Julie Hilden has a column up at FindLaw about the case. I think it's fair to say that there are many points on which we disagree, and on which reasonable people might; nor have I read the Lexicon to form any opinion about the extent to which it transforms the underlying works. But the thing she has flat wrong is the idea that the Framers would be on Rowling's side because they wished to protect original authors.
Setting aside the minimal constitutional history we have that focuses on the Copyright Clause, such that statements about the Framers are merely our own preferences wrapped in white wigs; setting aside the formalities that made securing copyright very difficult; setting aside the national favoritism that made securing U.S. copyright for an English author like Rowling essentially impossible; setting aside the Founders' copyright term -- there's still the problem of the derivative works right, insofar as it didn't exist at the Founding. In the mid-19th century, the courts ruled against Harriet Beecher Stowe's copyright claim against a translation of Uncle Tom's Cabin into German, because that wasn't close enough to the English work in which she had a valid copyright. Copyright was a right against copying, not a right against changing. The fair use doctrine developed out of abridgement cases, long after the Founding, but nobody argues that the Lexicon is an abridgement. As a shift from the genre of fiction to the nonfiction purpose of cataloging, it is well outside of anything that lawyers in the Founding Era would have recognized as infringement.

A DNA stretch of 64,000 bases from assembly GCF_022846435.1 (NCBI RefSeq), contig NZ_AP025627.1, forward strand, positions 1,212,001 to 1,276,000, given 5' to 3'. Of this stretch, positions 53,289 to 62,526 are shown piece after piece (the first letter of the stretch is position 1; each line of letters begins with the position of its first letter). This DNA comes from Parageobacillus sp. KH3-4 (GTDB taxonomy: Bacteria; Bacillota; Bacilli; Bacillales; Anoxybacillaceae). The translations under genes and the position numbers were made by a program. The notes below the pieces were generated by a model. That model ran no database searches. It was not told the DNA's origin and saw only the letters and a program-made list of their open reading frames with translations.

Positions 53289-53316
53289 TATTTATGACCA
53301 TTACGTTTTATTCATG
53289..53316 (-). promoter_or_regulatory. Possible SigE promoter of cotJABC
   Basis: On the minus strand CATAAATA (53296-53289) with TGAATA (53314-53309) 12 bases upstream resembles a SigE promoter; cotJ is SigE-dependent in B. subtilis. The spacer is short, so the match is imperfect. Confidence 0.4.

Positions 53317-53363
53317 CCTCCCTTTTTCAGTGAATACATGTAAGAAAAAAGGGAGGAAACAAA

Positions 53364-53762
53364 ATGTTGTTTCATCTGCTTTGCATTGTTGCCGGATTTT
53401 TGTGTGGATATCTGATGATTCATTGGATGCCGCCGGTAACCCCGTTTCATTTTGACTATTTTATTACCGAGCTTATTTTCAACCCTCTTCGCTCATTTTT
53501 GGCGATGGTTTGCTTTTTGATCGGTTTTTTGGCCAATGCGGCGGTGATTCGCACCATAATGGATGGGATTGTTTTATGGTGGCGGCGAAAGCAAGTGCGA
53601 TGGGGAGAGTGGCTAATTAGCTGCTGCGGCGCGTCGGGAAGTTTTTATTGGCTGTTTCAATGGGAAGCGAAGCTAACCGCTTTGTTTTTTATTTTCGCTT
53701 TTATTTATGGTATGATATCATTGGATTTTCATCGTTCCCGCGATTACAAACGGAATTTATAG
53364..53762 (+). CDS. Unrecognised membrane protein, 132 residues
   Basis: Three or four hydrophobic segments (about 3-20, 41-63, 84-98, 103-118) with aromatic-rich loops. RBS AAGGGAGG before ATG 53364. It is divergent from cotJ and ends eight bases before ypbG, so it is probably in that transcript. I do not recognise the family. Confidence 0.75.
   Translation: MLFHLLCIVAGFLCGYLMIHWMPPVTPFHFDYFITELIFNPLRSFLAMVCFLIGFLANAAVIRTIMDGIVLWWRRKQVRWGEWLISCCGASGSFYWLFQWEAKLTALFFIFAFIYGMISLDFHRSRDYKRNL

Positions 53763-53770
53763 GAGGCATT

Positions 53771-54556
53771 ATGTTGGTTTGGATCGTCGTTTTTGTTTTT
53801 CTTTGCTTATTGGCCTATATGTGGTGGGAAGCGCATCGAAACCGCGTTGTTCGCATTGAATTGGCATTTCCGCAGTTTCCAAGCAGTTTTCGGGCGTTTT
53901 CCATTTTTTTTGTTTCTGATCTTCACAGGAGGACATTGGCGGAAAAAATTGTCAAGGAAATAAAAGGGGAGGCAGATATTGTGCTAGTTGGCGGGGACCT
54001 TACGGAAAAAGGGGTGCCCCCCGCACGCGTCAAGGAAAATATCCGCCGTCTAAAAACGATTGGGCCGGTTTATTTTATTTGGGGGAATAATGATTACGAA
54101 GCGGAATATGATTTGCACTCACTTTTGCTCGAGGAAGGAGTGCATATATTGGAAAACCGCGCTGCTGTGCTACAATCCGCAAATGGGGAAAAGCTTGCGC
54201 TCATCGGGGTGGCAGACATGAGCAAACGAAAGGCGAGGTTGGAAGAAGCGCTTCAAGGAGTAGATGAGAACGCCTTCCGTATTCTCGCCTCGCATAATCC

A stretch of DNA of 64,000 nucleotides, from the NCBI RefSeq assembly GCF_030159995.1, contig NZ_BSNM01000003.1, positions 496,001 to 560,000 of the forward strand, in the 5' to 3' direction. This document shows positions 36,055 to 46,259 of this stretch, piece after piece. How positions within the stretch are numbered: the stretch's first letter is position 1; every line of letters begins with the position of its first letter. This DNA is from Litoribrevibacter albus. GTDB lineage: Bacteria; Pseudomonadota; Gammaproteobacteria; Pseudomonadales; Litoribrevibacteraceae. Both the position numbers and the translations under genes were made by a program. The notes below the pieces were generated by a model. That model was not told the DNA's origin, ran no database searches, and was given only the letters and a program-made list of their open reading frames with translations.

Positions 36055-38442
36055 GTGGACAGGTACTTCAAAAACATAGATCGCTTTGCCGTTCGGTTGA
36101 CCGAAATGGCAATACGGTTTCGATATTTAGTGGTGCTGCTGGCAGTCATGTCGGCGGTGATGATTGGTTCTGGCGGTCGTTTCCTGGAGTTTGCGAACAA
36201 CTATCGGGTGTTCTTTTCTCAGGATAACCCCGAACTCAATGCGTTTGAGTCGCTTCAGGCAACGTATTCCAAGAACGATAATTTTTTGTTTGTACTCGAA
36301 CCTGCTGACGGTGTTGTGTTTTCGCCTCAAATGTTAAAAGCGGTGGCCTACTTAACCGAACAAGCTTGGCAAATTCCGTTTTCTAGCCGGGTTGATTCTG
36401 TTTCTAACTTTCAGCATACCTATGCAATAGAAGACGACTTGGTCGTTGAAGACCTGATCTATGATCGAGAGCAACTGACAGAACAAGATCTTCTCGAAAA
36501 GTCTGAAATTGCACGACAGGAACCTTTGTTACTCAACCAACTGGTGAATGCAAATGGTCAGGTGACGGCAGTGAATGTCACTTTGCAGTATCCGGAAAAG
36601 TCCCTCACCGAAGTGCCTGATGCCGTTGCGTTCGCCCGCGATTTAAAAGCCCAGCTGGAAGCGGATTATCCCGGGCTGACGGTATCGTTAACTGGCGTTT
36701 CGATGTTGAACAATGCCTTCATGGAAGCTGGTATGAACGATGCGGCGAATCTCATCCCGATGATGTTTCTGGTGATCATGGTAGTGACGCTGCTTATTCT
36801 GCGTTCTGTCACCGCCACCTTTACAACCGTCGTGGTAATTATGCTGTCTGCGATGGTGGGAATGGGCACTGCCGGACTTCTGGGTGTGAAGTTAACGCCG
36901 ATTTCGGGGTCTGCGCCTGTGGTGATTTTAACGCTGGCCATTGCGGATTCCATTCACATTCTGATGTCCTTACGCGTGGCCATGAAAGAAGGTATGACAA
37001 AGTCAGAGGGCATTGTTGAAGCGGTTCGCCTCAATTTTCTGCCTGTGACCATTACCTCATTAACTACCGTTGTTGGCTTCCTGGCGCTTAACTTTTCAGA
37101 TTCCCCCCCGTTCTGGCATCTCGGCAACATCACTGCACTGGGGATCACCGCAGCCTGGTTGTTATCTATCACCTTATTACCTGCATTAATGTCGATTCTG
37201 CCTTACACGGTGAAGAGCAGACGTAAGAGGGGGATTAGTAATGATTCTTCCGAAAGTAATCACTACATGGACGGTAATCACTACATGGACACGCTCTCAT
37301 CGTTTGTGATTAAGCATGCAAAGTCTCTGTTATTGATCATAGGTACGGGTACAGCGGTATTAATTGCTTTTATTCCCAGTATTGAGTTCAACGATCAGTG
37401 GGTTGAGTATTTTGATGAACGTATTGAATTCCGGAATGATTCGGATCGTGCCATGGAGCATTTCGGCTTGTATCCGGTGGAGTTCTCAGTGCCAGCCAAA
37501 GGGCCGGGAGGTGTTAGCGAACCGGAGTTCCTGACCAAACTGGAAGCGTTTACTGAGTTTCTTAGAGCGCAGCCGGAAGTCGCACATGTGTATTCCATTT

There are some good reasons to have a derivative works right for resource-intensive changes in media, as for the movie version of a novel and vice versa. But they weren't known to the Framers.
But, of course, this isn't really about originalism. This is about the right copyright policy now. And that's why the fact that the Framers would have found Rowling's claim nonsensical isn't really important.